The following provides some essential information on practical matters entailed by undertaking design activity within the Design Action Program. Clarity about such matters helps to ensure that activity undertaken with a host organisation fosters a productive and equitable exchange between host and student, for mutual benefit. This section is addressed primarily to students, as the newcomers to the design world, but can serve as a reminder to hosts of important issues.

Insurance (WorkSafe, Public Liability and Professional Indemnity)

  • Students who are employed by a host organisation and paid a salary are covered by their employer’s workers compensation policy, public liability and professional indemnity.
  • If the student is not being paid, then as higher education students our Industrial Design students are covered by RMIT’s student accident insurance, public liability and professional indemnity provided (printed or emailed) to organisations requiring proof of coverage.
  • Recent graduates – who are no longer higher education students – will need to be covered [for workers compensation] by the host organisation responsible for their project. Current policies for public liability and professional indemnity will need to be confirmed with RMIT when an agreement is signed with the host organisation.

For detailed information including insurance on travel to and from authorised placements, either in Australia or offshore, see RESOURCES


Intellectual Property and Confidentiality

Knowledge of intellectual property (IP) rights is important for every designer. Students should familiarise themselves with RMIT’s Intellectual Property Policy and the Australian design industry’s approach to IP, see RESOURCES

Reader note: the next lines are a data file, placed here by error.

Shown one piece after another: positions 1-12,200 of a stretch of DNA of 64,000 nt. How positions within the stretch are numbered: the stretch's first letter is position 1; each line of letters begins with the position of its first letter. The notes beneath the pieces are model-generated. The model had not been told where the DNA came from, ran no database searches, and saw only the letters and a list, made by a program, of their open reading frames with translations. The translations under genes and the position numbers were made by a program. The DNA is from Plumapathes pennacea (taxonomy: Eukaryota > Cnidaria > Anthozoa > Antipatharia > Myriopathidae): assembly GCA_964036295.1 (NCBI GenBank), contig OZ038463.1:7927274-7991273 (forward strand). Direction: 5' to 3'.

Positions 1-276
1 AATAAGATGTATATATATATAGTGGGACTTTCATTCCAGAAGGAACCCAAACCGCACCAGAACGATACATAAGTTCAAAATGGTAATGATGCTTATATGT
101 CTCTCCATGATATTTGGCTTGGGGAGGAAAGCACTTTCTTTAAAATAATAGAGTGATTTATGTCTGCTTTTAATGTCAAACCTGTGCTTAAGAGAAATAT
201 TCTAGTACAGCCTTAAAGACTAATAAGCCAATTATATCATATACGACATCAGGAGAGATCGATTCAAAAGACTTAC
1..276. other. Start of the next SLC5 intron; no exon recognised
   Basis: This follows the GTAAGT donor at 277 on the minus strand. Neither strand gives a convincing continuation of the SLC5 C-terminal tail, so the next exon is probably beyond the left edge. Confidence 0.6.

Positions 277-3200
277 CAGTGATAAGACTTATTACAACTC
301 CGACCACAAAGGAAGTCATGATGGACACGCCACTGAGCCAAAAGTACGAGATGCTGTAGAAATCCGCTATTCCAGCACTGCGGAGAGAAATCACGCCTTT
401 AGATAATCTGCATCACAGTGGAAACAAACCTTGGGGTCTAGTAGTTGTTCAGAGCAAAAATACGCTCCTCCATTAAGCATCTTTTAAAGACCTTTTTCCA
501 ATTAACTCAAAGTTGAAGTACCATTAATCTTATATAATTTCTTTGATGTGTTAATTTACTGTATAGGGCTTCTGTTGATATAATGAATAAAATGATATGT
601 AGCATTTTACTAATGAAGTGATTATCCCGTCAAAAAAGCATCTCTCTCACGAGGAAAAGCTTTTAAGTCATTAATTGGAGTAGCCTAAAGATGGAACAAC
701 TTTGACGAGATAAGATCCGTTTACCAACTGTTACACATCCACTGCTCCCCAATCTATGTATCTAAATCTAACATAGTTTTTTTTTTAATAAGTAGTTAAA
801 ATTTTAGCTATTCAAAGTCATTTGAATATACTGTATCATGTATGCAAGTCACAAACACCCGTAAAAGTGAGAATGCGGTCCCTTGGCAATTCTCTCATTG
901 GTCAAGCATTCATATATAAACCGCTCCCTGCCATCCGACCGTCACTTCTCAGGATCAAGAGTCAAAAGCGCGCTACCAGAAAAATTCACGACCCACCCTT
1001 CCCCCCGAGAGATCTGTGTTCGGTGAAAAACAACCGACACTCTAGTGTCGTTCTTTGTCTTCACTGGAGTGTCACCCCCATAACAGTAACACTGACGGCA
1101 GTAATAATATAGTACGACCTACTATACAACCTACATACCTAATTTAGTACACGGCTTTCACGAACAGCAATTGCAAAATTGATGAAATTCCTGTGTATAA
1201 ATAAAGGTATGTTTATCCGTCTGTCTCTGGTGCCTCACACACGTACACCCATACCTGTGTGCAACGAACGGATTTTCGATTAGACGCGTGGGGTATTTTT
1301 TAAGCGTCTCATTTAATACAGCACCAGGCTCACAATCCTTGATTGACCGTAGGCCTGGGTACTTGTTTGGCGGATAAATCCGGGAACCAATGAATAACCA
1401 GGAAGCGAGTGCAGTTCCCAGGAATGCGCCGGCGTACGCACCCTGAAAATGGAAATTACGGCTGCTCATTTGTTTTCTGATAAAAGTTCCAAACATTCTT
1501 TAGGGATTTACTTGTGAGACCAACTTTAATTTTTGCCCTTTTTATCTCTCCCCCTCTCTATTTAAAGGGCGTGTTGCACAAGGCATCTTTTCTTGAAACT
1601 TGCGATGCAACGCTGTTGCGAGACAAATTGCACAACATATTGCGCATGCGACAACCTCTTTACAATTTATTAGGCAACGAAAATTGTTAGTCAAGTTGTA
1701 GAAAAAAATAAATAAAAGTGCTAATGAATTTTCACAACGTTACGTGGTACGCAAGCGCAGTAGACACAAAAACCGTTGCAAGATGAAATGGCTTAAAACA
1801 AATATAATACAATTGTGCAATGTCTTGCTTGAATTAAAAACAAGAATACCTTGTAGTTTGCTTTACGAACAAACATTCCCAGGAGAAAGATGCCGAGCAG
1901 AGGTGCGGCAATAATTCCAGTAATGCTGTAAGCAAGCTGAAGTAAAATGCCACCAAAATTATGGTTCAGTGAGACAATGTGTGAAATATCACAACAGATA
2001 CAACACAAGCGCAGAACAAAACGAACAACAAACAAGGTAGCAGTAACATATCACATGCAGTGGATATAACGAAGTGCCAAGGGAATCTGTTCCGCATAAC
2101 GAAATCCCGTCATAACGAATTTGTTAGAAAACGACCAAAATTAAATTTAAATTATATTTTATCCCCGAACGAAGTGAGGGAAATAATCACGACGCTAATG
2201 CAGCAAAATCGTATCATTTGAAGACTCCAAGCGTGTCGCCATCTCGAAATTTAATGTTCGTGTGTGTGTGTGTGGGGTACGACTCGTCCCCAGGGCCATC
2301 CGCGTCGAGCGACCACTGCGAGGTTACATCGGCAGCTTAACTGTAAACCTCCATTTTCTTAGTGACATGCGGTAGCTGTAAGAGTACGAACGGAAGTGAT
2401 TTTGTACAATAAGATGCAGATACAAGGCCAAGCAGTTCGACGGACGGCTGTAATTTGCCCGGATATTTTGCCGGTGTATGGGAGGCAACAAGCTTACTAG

Undertaking design activity in a host organisation presents a few common scenarios in relation to intellectual property, including:

  • Obtaining permission for use of a host organisation’s IP
  • Making sure not to disclose confidential IP information to others
  • Ensuring credit for any contribution to a host organisation’s IP-indevelopment

Using a host organisation’s IP in your own work

Students may be in a position of wishing to use a registered design owned by their host organisation, for example, in coursework or for an online presence. Before this occurs, students need to understand that a host organisation retains exclusive rights to the use of the host’s designs and to authorise use by others.

If you were employed by an organisation (e.g. as part of a paid internship), then you will have been subject to the conditions of employment as per any other employee. Whether you were employed by the organisation or not, you should obtain from them clear, written, approval – in advance – to use any registered design for your own academic or portfolio purposes.

Non-disclosure of your host organisation’s IP-in-development

A host organisation may seek (at some later time) to register a design developed while the student was at the organisation. While the student may not have been working directly on the design, they may have had access to it. If the student later made the design public – for example by presenting it to other students in a course report, or placing it on a website – then this would prevent the host organisation from registering the design, as a design can only be registered if it is new, original and hasn’t been disclosed.